Use of a rib- Providing of support structure;
- Mass reduction.
Corners adjusting- Replacement of sharp corners with rounded corners to reduce the “notch” effect;
- Mass reduction.
Coring allows maintaining a constant section thickness, minimizing distortion and speeding up the debinding process. In some cases section thickness cannot always be held constant: if this is not possible, at least the ratio between maximum thickness and minimum thickness in the part should be kept as low as 2 or even lower.
The use of a rib provides support and reduce part weight, with less material (cost reduction), and less wall thickness (faster debinding) it is possible to have sufficient stiffness in the final part and in the intermediate stages of the process, where deformations may happen.
A uniform thickness ensures optimal heat transport in processing and minimizes defects due to variations in shrinkage during sintering.
Thick walls are in use, but present problems due to slower debinding process.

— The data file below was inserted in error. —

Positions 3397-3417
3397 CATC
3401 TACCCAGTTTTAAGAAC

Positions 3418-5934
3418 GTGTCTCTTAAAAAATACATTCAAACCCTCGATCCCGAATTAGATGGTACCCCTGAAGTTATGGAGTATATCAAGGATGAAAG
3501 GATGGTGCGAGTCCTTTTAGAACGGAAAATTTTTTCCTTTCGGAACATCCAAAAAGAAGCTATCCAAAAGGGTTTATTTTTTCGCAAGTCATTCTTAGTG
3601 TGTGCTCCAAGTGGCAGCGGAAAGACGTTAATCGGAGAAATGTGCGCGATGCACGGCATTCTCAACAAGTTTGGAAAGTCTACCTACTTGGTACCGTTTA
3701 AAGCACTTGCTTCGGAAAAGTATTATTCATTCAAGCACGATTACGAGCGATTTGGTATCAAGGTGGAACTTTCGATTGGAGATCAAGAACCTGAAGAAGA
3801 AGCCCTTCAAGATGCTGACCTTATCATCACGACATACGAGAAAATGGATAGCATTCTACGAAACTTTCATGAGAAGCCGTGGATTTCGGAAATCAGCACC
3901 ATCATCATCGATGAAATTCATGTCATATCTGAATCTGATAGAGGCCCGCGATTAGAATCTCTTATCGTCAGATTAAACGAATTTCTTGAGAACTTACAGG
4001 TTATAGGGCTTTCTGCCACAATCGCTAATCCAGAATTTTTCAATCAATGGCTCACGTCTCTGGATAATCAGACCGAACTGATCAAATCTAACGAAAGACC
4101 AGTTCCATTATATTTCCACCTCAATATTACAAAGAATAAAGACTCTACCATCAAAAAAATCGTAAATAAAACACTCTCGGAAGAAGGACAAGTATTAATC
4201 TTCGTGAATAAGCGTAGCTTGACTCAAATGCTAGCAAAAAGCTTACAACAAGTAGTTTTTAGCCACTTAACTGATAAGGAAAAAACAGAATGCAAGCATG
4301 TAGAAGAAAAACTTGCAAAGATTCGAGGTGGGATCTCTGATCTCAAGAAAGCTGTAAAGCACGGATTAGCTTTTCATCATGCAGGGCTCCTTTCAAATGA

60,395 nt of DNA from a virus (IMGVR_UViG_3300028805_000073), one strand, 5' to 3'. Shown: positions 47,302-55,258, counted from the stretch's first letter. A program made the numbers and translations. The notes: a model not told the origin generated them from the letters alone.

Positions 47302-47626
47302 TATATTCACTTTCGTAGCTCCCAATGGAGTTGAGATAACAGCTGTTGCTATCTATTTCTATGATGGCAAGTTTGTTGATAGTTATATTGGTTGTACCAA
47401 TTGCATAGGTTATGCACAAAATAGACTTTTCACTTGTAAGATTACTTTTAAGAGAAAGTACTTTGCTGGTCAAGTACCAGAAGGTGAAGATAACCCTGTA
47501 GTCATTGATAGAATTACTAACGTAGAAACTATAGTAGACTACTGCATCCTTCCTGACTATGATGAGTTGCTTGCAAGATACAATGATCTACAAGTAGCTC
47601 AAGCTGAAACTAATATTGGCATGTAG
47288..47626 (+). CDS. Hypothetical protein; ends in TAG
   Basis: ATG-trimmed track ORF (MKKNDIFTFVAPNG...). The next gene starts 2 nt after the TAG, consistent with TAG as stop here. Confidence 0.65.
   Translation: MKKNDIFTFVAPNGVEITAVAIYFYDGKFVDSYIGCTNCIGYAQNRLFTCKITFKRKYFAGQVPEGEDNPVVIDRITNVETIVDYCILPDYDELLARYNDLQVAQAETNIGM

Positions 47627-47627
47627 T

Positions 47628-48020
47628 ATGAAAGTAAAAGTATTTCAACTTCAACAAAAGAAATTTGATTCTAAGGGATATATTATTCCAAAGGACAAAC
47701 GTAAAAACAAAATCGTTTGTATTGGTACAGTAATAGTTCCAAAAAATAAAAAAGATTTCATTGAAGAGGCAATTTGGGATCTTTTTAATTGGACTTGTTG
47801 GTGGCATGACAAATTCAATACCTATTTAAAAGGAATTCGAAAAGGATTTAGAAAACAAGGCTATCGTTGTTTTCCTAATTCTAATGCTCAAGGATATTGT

The transitions between thick and thin surfaces must be smooth, to minimize differential stresses between the sections during heating. One method used to attain uniform wall thickness is coring, which helps to reduce material cost and processing time.
Corners and Radii
Curved surfaces are easily obtainable with MiM, but minimum size limits are due to particle dimensions.
As the powders usually have a mean diameter of about 10 μm and to achieve a reasonably round surface it is advisable to have minimum radii 10 to 20 times the particle size, this means that 0.1 mm is the smallest normally achievable and 0.2 mm is safer.
In injection moulding, sharp corners are avoided because, it is difficult to machine (and keep sharp during production) in fact it disturbs the flow into the mould in protruding cores and to facilitate demoulding.
Sharper edges should be machined or grounded after sintering.